High credit card interest rates are often the reason you can’t get out of debt quickly.
Credit card debt can be extremely frustrating to pay off. You make payments month after month, but you never seem to get anywhere. The reason is probably your interest rates. Credit cards have relatively high annual interest rates compared to other types of debts, like mortgages or auto loans. That high credit card APR eats up a big chunk of every payment you make, which makes debt repayment slow and expensive. Here’s why high credit card APR is such a pain and what you can do to make it less painful…
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What is Credit Card APR?
APR stands for “annual percentage rate,” which is the total cost for a debt over a 1-year period. For credit cards, APR is directly equal to the annual interest rate for the account. APR works differently on loans, where it often includes standard fees for the loan. Credit card APR typically ranges between 10-30%.
APR vs. Interest
APR and interest charges are two interrelated concepts. Interest is basically the “cost” of using credit or loans. A creditor or lender extends you a credit line in good faith that you’ll pay it back. They apply interest charges as part of the cost of using that credit line, along with any fees.
What is periodic interest?
The periodic rate is the interest rate applied over one billing cycle. It’s easy to calculate if you know APR. Simply divided APR by twelve. Then you can multiply that periodic interest rate by your balance. This tells you how much interest you’ll pay in a given pay period.
For example, let’s say you have a credit card APR of 20%. Your balance is $500. If you want to calculate the interest charges, you’d take:
0.2 ÷ 12 x 500 = $8.33
Of course, both APR and interest charges for a billing cycle are listed on your credit card statement. But knowing how to apply periodic interest can give you can easy way to check. It also shows you how much of your minimum payment gets used up covering accrued interest charges each month!
Types of credit card APR
It’s important to note that there are different types of APR that can apply on a single credit card account. Certain interest rates can apply at specific times or for specific types of purchases.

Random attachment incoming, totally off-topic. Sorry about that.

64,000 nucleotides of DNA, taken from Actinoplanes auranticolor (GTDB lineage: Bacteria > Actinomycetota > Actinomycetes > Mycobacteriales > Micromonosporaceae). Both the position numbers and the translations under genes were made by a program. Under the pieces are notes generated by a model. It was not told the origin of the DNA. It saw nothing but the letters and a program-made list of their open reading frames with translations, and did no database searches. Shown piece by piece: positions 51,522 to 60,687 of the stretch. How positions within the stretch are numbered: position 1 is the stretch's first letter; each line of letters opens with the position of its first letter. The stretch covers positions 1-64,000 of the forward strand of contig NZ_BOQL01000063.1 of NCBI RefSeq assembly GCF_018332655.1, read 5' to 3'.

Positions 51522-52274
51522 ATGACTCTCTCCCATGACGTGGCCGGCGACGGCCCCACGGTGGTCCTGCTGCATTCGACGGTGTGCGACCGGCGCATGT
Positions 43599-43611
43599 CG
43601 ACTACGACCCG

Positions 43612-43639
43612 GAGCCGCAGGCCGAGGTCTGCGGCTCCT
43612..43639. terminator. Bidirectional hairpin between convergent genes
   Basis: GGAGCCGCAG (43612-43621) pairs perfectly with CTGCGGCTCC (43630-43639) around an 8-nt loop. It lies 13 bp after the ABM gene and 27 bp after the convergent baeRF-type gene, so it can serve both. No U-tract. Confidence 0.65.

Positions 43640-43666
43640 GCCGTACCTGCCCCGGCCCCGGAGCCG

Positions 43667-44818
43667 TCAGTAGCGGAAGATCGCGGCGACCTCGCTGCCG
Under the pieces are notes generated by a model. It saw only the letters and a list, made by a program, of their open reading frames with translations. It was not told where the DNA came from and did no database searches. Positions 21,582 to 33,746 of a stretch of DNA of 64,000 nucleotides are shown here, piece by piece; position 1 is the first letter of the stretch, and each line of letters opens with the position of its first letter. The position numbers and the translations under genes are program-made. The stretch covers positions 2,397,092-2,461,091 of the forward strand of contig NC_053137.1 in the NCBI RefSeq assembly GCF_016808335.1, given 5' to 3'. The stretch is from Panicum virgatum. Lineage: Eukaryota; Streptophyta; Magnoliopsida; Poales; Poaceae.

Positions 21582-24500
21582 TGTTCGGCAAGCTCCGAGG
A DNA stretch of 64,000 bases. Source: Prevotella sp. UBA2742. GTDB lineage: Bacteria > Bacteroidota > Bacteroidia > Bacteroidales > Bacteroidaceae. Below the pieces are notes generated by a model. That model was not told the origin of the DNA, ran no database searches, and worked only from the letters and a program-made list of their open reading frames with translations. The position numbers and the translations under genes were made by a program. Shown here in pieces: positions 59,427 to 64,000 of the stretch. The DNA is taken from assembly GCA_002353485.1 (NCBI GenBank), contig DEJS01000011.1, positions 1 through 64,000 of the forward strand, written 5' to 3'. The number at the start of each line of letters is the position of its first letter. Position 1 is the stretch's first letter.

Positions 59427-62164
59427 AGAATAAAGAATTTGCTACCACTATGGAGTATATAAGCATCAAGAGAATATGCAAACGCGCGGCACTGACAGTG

Introductory or Promotional APR
Transactions made when you first open the account
This is a lower teaser rate that only applies for a specific time period after you open an account; for example, 0% APR for the first 12 months
Regular purchase transactions
This is the standard rate that kicks in on charges you make with a credit card after the teaser rate expires.
Balance Transfer APR
Only to balances transferred from other credit cards
Balance transfer APR tends to be higher that purchase APR, although there are balance transfer credit cards that offer lower APR on transfers
Cash Advance APR
Only to transactions where you use your credit card to withdraw money at an ATM
Cash advance APR tends to be high compared to other transactional rates; this is why most credit experts recommend that you avoid credit card cash advances.
This rate is applied by the creditor when you do not make payments on time
Also known as default APR or late payer APR; trigger for penalty APR varies by creditor – some apply after 60 days of nonpayment, others if you pay late more than twice in 12 months.
Some of these APRs can overlap. For instance, balance transfer credit cards often have two APRs for balance transfers. They have the standard balance transfer APR, but also offer a promotional balance transfer APR when you first open the card.
Interest charges on credit card transactions apply differently based on the type of transaction and how you pay your bills. For regular purchases, it’s possible to use a credit card interest-free if you pay your bill in full each month. For balance transfers and cash advances, interest charges apply immediately.
How credit card interest works step-by-step
Most credit cards (not all) have variable interest rates.
That means the rate changes, based on a number of factors, including your credit score and the benchmark rate set by the Federal Reserve.